(3) The lawyers and Justices seemed to agree that evaluation of blocking on a mixed-use account should not be strictly a matter of numbers or percentage. So even if 80% or some other large percentage of the posts are personal, one still might conclude that blocking is state action. That makes sense and calls to mind a thought about obscenity, defined by the Court to include a requirement that the work, taken as a whole, lack "serious literary, artistic, political, or scientific value."
Suppose an otherwise obscene 15-minute pornographic film is sold as part of a set that also includes a performance (even by the same actors who appear in the pornographic film, but now fully clothed) of The Merry Wives of Windsor and a 3-hour-long reading (again by one of the fully clothed porn actors) of excerpts of Plato's Republic. Even though the Shakespeare and Plato account for a very high percentage of the minutes, is there any doubt that the work, even taken as a whole, should be judged obscene--and not just because the insertion of the serious material is an obvious effort to evade the obscenity definition? The key point is that the obscenity--like an individual post on a social media account--is rather cleanly severable from the "serious" material.
(4) Throughout both oral arguments, the lawyers and the Justices suggested or resisted analogies between social media interactions and interactions in the physical world. A government official who is stopped at a grocery store and answers a constituent's question or (perhaps because the official is in a hurry to get home and make dinner or perhaps because the official recognizes the constituent as a critic of the official's policy positions) declines to answer the question should not be deemed to engage in state action. Is maintaining a mostly personal social media account on which an official occasionally posts official matters like running into people at the grocery store? If not, what is it like?
(5) Such questions struck me as both inevitable--given the role of analogical reasoning in a legal system built on the common-law method--and limited in their utility. Social media are like interactions in the physical world in some respects but not others. One can catalogue the similarities and differences, but in the end one must make some normative judgments.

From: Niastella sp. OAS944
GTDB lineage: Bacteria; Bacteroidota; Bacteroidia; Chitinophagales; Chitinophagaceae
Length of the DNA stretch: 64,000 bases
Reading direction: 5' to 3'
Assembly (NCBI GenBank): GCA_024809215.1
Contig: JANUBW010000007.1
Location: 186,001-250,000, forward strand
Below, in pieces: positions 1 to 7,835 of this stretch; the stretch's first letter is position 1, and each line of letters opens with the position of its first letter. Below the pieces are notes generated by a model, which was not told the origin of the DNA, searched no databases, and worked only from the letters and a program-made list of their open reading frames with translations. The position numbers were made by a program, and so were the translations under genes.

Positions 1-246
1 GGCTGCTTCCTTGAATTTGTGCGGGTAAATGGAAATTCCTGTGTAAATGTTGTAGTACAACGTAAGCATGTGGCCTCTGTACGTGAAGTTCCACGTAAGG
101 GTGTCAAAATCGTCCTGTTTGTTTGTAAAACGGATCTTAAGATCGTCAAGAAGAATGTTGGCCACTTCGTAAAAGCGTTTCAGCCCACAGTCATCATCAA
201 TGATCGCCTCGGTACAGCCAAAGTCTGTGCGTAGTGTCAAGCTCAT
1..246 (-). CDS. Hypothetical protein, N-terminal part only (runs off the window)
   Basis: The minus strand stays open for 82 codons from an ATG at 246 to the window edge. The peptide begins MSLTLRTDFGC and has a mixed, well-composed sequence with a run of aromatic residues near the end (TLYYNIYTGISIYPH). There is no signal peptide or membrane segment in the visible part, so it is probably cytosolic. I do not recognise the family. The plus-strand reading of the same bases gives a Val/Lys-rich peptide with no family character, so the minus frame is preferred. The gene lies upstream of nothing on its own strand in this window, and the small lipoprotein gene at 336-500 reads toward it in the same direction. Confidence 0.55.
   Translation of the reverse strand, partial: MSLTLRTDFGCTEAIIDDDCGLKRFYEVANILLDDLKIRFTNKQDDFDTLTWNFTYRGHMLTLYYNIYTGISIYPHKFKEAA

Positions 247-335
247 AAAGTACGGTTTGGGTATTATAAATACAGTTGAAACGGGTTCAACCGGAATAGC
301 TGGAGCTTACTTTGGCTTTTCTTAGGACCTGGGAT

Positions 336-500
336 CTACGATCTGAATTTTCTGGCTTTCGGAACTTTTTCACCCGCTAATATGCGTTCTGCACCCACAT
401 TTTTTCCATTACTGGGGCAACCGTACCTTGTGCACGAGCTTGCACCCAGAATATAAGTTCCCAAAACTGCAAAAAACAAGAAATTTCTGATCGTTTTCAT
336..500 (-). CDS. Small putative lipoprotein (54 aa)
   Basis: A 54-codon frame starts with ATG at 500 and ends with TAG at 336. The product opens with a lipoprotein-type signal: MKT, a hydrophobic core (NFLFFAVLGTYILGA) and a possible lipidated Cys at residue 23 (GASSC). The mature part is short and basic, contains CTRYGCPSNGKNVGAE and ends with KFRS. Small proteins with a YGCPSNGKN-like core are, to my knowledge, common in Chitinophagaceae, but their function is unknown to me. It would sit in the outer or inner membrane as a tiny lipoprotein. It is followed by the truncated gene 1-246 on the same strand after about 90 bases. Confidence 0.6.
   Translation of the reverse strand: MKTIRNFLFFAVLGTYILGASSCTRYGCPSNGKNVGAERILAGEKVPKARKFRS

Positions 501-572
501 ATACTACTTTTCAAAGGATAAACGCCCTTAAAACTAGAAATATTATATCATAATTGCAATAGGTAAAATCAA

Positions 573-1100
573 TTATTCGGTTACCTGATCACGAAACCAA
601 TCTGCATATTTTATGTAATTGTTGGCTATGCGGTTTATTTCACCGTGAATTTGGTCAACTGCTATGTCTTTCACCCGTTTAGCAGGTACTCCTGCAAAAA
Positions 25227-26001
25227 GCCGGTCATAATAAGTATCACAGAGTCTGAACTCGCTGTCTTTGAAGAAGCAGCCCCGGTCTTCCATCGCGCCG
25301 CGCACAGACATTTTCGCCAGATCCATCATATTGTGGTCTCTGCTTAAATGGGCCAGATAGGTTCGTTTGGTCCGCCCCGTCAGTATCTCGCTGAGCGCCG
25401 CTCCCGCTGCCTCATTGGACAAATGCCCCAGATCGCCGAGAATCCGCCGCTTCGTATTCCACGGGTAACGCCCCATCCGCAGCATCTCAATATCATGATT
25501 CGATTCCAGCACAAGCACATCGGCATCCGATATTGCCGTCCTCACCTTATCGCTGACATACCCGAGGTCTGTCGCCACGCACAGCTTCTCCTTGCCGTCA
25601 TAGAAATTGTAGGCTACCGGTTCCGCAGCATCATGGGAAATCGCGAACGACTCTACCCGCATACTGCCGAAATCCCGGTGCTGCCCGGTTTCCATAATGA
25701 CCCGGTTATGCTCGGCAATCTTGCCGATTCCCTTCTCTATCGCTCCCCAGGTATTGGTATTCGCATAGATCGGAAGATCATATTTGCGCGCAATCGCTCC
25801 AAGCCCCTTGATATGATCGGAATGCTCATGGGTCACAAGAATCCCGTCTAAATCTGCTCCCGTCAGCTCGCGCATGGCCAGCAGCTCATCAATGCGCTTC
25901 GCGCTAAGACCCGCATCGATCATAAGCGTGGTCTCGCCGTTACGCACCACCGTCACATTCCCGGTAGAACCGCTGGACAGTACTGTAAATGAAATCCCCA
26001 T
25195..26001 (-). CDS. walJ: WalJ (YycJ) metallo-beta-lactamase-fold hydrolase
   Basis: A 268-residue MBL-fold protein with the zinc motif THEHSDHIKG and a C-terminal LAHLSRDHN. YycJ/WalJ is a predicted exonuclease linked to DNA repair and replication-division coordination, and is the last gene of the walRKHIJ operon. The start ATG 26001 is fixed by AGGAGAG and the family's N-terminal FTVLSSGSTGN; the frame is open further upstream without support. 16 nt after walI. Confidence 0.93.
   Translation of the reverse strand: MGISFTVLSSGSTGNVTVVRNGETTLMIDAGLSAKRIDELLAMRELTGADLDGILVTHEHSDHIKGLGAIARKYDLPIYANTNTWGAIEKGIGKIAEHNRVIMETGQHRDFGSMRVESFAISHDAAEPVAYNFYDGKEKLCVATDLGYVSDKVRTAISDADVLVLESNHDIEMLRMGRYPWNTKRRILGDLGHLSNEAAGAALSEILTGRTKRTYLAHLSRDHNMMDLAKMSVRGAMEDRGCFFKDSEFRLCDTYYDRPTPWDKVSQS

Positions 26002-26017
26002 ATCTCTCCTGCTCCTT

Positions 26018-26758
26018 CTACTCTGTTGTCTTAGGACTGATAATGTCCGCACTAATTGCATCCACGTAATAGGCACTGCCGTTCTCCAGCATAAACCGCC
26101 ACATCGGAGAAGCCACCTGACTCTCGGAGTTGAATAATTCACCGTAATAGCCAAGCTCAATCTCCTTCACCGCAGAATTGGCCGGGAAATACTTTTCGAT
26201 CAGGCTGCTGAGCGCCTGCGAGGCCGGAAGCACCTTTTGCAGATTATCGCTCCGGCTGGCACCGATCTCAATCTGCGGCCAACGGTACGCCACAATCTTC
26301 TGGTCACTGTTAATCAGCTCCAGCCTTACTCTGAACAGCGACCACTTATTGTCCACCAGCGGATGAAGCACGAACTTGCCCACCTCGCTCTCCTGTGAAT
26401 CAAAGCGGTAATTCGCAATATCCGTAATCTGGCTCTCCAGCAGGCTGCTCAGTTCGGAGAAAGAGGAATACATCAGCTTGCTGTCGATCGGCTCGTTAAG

(6) To my mind, Mahanoy v. Area School Dist. v. B.L., the 2021 case in which the Court ruled in favor of a cheerleader who was disciplined for her derogatory Snapchat posts, is highly relevant, even though it was not cited in any of the briefs in either case by the petitioners, respondents, or SG as amicus. (It's possible one of the other amicus briefs cited Mahanoy. I didn't check.) An important question in Mahanoy was what counts as "on campus" in a world of social media, just as an important question in yesterday's cases is what counts as "on the job" in the social media world.
Mahanoy is both encouraging and discouraging in this regard. It's encouraging in that, as appeared to be true in yesterday's arguments, it did not produce an ideological divide. The result was 8-1, with all of the 8 joining in the majority opinion. Justice Thomas dissented, largely on originalist grounds, rather than on the ground that he disagreed with the analogies and dis analogies the Court drew.
But Mahanoy was also a bit discouraging in that it provided fairly vague guidance. One might attribute the multi-factor test the Court announced to the fact that Justice Breyer--who is an old-fashioned balancer--wrote the majority opinion. However, as I noted, everyone other than Justice Thomas joined. The use of a standard rather than a rule seems much more the result of the nature of the case. Schools should not be able to regulate every aspect of students' lives; neither is everything that occurs physically off campus beyond the legitimate reach of schools; numerous considerations are relevant to where to draw the line in any given case; thus we end up with a multi-factor standard rather than a bright-line rule.
I would be surprised if the Court does not end up doing something similar in the cases argued yesterday.